MEDIA CONTACT: Anthony Chenault
CITIZEN CONTACT: Kristopher Weiss

Ohio EPA Meeting Set for Alliance Wastewater Treatment Plant

Information Session and Hearing Scheduled August 17

Ohio EPA will hold a public meeting to discuss the application for a water quality certification that, if approved, would allow the Alliance Wastewater Treatment Plant to construct a new sanitary sewer effluent pipeline. 

An information session will begin at 6 p.m., Tuesday, August 17, 2021, at the Alliance Municipal Court, 470 East Market Street, Alliance, immediately followed by a hearing to accept public comments on the certification application. All attendees will be required to go through metal detectors as part of the courthouse screening process. Attendees are expected to follow the rules of the building which may have mask/distancing requirements.

If approved, discharges from the activity would result in degradation to, or lowering of, the water quality of Beech Creek. However, discharges cannot violate Ohio’s water quality standards that protect human health and the environment. Proposed degradation of water quality would be offset through appropriate mitigation. Ohio EPA will consider technical, economic, social, and environmental aspects of the project before deciding whether to issue or deny the certification.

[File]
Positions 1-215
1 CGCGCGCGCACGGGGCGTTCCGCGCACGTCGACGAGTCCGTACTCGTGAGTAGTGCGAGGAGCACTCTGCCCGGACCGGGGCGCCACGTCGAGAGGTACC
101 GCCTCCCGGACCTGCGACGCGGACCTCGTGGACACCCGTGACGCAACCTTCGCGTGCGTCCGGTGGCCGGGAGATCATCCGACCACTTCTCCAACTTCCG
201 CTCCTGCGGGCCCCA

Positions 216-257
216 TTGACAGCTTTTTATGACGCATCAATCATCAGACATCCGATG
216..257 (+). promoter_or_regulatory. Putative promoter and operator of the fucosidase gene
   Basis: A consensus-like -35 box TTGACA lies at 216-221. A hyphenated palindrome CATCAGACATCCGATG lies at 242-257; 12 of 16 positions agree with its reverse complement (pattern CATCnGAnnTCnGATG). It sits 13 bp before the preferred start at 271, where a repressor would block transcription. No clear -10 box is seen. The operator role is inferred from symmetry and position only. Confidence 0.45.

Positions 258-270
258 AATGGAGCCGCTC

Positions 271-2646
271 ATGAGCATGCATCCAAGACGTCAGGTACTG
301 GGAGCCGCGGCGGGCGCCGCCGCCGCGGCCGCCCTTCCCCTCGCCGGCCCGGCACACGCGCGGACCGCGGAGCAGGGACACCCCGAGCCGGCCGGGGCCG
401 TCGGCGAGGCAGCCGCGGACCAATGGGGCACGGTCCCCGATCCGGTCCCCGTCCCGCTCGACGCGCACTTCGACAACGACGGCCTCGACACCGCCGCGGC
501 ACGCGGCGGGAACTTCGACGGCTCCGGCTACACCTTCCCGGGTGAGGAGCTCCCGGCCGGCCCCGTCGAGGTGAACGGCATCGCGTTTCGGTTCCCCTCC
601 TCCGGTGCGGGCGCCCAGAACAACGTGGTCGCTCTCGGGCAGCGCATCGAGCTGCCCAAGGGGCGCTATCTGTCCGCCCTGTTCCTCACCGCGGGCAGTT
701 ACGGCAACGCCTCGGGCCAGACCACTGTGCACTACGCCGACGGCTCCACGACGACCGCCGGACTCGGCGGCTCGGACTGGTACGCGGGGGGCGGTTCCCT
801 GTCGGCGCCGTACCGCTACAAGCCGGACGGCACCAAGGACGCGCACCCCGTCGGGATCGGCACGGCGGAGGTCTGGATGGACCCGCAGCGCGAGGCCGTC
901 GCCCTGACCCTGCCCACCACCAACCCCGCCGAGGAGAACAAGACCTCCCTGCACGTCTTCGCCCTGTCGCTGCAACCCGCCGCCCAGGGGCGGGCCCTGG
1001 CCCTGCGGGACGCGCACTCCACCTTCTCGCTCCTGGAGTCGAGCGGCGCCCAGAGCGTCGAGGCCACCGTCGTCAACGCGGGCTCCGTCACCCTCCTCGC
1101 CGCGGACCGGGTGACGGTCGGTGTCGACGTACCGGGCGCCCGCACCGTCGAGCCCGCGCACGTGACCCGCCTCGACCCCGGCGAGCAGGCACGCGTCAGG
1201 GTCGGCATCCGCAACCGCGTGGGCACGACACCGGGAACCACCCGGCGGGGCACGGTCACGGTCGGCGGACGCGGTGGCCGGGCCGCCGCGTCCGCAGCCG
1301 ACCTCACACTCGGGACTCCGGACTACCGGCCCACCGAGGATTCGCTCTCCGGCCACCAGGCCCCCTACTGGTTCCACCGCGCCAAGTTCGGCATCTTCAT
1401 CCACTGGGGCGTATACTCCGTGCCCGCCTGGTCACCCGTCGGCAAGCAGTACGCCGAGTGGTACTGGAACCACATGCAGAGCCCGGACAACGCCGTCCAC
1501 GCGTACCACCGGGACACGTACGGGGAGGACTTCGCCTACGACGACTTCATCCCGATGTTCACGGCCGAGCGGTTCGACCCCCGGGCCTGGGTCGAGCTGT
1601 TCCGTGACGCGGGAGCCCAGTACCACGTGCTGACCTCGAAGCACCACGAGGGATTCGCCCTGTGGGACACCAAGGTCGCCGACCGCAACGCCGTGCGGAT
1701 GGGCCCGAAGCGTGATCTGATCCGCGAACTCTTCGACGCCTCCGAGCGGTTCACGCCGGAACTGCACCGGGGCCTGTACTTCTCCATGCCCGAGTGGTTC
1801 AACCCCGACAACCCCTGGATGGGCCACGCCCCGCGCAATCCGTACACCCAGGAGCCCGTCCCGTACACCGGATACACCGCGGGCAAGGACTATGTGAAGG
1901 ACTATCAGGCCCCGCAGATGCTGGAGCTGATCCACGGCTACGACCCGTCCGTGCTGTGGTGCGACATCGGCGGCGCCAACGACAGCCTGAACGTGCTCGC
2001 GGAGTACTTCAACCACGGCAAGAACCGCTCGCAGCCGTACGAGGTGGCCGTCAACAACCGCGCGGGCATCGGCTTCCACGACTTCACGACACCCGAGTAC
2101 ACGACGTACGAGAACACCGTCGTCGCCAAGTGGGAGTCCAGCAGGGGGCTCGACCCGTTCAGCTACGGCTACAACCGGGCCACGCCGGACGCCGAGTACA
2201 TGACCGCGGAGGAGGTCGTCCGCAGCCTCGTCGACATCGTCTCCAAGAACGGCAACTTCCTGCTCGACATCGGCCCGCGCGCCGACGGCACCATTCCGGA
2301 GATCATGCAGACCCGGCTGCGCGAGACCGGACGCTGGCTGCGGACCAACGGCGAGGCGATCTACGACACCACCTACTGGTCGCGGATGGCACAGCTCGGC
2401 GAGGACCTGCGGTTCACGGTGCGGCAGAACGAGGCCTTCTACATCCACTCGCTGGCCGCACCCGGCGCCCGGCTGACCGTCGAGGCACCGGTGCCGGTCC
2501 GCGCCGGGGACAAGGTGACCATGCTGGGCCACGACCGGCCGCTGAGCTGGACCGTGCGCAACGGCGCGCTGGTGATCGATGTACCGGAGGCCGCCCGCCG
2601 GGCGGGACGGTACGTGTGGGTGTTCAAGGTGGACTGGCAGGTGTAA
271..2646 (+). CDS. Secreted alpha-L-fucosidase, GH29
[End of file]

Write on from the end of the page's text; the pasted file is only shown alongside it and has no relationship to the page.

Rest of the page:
Participants who want handouts for the meeting should email kristopher.weiss@epa.ohio.gov so electronic copies may be emailed on the day of the public meeting.

Ohio EPA will accept written comments on the certification application through August 24. Anyone may submit comments or request to be on the mailing list for information. To comment or receive information on the application, write to: Ohio EPA-DSW, Attn: Permits Processing Unit, P.O. Box 1049, Columbus, Ohio 43216-1049 or email epa.dswcomments@epa.ohio.gov. All comments received at the hearing or via mail by close of business August 24, will be considered by Ohio EPA prior to final action on this proposal.


The Ohio Environmental Protection Agency was created in 1972 to consolidate efforts to protect and improve air quality, water quality and waste management in Ohio. Since then, air pollutants dropped by as much as 90 percent; large rivers meeting standards improved from 21 percent to 89 percent; and hundreds of polluting, open dumps were replaced with engineered landfills and an increased emphasis on waste reduction and recycling.

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